Friday, February 14, 2014

Board Finds Land on Which Cell Tower Constructed not Agricultural Land

Excerpts of the Board's Determination follow:

According to Indiana Code § 6-1.1-4-13(a), “land shall be assessed as agricultural land only when it is devoted to agricultural use.” Ind. Code § 6-1.1-4-13(a). “Those portions of agricultural parcels that include land and buildings not used agriculturally, such as homes, homesites, and excess land and commercial or industrial land and buildings, shall be adjusted by the factor or factors developed for other similar property within the geographical stratification.” 50 IAC 27-6-1.

d. In this case, the Petitioner argues that the land is and always has been agricultural land. According to the Petitioner, the lease payments for the ground are no different than a crop lease and, if the cell tower were removed, the land would revert to agricultural use. There is no dispute that the property at issue has a communications tower on it. Thus, the land on which the cell tower sits is not currently used as agricultural land and cannot be assessed as agricultural land. See Ind. Code § 6-1.1-4-13(a). Instead, the cell tower land is used for commercial gain and should be assessed accordingly. See 50 IAC 27-6-1.

e. The Petitioner attempted to calculate a value based on the income approach, but failed to show that his evidence of market value-in-use conformed to generally accepted appraisal practices. More specifically, the Petitioner’s opinion that only 10% of the lease is attributable to the land is unsupported. Furthermore, even though the Petitioner used the 5% capitalization rate that he claimed the Respondent used, neither party presented evidence to support the use of that rate. Statements that are unsupported by probative evidence are conclusory and of little value to the Board in making its determination. See Whitley Products, Inc. v. State Bd. of Tax Comm’rs, 704 N.E. 2d 1113, 1119 (Ind. Tax Ct. 1998).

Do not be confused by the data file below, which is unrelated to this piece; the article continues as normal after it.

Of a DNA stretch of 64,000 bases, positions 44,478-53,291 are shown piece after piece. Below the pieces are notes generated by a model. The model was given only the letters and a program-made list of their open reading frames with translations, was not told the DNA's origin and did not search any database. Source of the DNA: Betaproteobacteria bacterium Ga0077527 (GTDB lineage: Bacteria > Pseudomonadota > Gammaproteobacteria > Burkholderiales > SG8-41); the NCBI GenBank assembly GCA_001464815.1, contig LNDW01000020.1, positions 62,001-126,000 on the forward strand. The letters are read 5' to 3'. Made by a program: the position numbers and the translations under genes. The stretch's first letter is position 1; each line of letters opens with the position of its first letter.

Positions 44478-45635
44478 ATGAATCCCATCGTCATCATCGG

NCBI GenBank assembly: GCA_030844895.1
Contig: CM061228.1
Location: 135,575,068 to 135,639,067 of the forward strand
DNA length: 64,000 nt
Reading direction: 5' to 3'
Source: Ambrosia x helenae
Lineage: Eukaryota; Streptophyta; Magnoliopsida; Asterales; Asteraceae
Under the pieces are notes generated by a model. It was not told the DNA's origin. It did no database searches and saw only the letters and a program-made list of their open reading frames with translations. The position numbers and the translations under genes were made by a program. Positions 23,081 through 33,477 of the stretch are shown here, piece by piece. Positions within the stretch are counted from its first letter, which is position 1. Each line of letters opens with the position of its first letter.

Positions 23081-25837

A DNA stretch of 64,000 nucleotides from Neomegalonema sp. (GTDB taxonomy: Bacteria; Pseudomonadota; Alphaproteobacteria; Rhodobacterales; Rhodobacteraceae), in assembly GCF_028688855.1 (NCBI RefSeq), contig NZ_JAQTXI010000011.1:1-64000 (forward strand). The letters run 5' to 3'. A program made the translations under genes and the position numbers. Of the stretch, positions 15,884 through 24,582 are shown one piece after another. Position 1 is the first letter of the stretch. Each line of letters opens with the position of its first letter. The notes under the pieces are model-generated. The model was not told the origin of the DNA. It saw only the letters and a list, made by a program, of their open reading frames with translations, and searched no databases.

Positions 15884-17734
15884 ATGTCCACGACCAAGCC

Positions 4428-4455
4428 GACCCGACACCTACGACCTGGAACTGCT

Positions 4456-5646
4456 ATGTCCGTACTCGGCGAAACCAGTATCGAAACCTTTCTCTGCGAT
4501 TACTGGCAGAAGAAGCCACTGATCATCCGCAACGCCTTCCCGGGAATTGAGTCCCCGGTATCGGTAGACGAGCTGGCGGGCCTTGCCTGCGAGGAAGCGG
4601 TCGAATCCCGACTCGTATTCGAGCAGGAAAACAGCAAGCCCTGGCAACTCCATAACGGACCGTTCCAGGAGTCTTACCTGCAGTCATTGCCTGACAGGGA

f. Thus, the Board concludes that the Petitioner failed to make a prima facie case that the assessment was incorrect. Where the Petitioner has not supported his claim with probative evidence, the Respondent’s duty to support the assessment with substantial evidence is not triggered. Lacy Diversified Indus. LTD v. Dep’t of Local Gov’t Fin., 799 N.E. 2d 1215, 1221-1222 (Ind. Tax Ct. 2003.)